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collaborators whom it may reach, that this is not the comprehensive publication by the Bureau of Ethnology for which their assistance has been solicited. With this explanation some of those who have already forwarded contributions will not be surprised at their omission, and others will not desist from the work in which they are still kindly engaged, under the impression that its results will not be received in time to meet with welcome and credit. On the contrary, the urgent appeal for aid before addressed to officers of the Army and Navy of this and other nations, to missionaries, travelers, teachers of deaf-mutes, and philologists generally, is now with equal urgency repeated. It is, indeed, hoped that the continued presentation of the subject to persons either having opportunity for observation or the power to favor with suggestions may, by awakening some additional interest in it, secure new collaboration from localities still unrepresented.
It will be readily understood by other readers that, as the limits assigned to this paper permit the insertion of but a small part of the material already collected and of the notes of study made upon that accumulation, it can only show the general scope of the work undertaken, and not its accomplishment. Such extracts from the collection have been selected as were regarded as most illustrative, and they are preceded by a discussion perhaps sufficient to be suggestive, though by no means exhaustive, and designed to be for popular, rather than for scientific use. In short, the direction to submit a progress-report and not a monograph has been complied with.
DIVISIONS OF GESTURE SPEECH.
These are corporeal motion and facial expression. An attempt has been made by some writers to discuss these general divisions separately, and its success would be practically convenient if it were always understood that their connection is so intimate that they can never be altogether severed. A play of feature, whether instinctive or voluntary, accentuates and qualifies all motions intended to serve as signs, and strong instinctive facial expression is generally accompanied by action of the body or some of its members. But, so far as a distinction can be made, expressions of the features are the result of emotional, and corporeal gestures, of intellectual action. The former in general and the small number of the latter that are distinctively emotional are nearly identical among men from physiological causes which do not affect with the same similarity the processes of thought. The large number of corporeal gestures expressing intellectual operations require and admit of more variety and conventionality. Thus the features and the body among all mankind act almost uniformly in exhibiting fear, grief, surprise, and shame, but all objective conceptions are varied and variously portrayed. Even such simple indications as those for "no" and "yes" appear in several differing motions. While, therefore, the terms sign language and gesture speech necessarily include and suppose facial expression when emotions are in question, they refer more particularly to corporeal motions and attitudes. For this reason much of the valuable contribution of DARWINin hisExpression of the Emotions in Man and Animalsis not directly applicable to sign language. His analysis of emotional gestures into those explained on the principles of serviceable associated habits, of antithesis, and of the constitution of the nervous system, should, nevertheless, always be remembered. Even if it does not strictly embrace the class of gestures which form the subject of this paper, and which often have an immediate pantomimic origin, the earliest gestures were doubtless instinctive and generally emotional, preceding pictorial, metaphoric, and, still subsequent, conventional gestures even, as, according to DARWIN's cogent reasoning, they preceded articulate speech.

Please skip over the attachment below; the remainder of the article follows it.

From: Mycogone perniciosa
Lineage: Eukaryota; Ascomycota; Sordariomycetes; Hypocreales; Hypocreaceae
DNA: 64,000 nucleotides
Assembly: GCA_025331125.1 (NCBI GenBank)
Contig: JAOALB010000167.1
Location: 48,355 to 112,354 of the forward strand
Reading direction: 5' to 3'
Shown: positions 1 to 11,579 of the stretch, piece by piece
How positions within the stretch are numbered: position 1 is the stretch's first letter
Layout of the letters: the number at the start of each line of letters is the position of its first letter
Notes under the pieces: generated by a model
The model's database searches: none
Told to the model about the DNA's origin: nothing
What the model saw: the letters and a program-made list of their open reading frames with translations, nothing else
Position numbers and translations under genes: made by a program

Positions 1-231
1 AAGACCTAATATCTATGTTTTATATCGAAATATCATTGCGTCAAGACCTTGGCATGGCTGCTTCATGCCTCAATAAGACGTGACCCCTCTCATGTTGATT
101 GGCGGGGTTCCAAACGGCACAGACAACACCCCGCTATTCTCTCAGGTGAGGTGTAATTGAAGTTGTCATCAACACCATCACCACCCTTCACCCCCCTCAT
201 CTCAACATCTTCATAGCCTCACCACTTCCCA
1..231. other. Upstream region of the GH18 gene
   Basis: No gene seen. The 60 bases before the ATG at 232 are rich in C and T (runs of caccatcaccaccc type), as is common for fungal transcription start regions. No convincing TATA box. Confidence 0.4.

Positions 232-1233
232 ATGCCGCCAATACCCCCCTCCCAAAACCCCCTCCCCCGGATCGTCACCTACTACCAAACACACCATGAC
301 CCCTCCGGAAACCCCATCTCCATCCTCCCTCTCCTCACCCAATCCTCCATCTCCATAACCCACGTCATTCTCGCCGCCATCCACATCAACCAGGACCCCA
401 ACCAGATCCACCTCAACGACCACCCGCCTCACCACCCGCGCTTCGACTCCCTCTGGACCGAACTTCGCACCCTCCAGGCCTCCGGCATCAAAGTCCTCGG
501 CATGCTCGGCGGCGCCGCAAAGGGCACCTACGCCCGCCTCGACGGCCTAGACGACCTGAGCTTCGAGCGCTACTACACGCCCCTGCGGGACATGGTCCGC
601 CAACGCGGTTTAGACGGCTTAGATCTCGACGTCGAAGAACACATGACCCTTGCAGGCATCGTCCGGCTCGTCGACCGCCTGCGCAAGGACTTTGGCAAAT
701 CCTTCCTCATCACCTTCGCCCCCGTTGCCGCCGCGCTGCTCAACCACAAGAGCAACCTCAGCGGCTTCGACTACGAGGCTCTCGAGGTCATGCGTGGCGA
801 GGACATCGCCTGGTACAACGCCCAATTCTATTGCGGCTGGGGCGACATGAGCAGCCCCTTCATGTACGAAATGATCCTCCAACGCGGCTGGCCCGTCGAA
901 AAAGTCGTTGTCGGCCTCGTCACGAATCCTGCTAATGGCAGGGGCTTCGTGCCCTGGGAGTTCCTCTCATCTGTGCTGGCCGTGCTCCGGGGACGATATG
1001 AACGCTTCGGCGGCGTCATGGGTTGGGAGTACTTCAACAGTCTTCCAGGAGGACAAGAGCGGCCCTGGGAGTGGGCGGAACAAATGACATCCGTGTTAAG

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While the distinction above made between the realm of facial play and that of motions of the body, especially those of the arms and hands, is sufficiently correct for use in discussion, it must be admitted that the features do express intellect as well as emotion. The well-known saying of Charles Lamb that "jokes came in with the candles" is in point, but the most remarkable example of conveying detailed information without the use of sounds, hands, or arms, is given by the late President T.H. Gallaudet, the distinguished instructor of deaf-mutes, which, to be intelligible, requires to be quoted at length: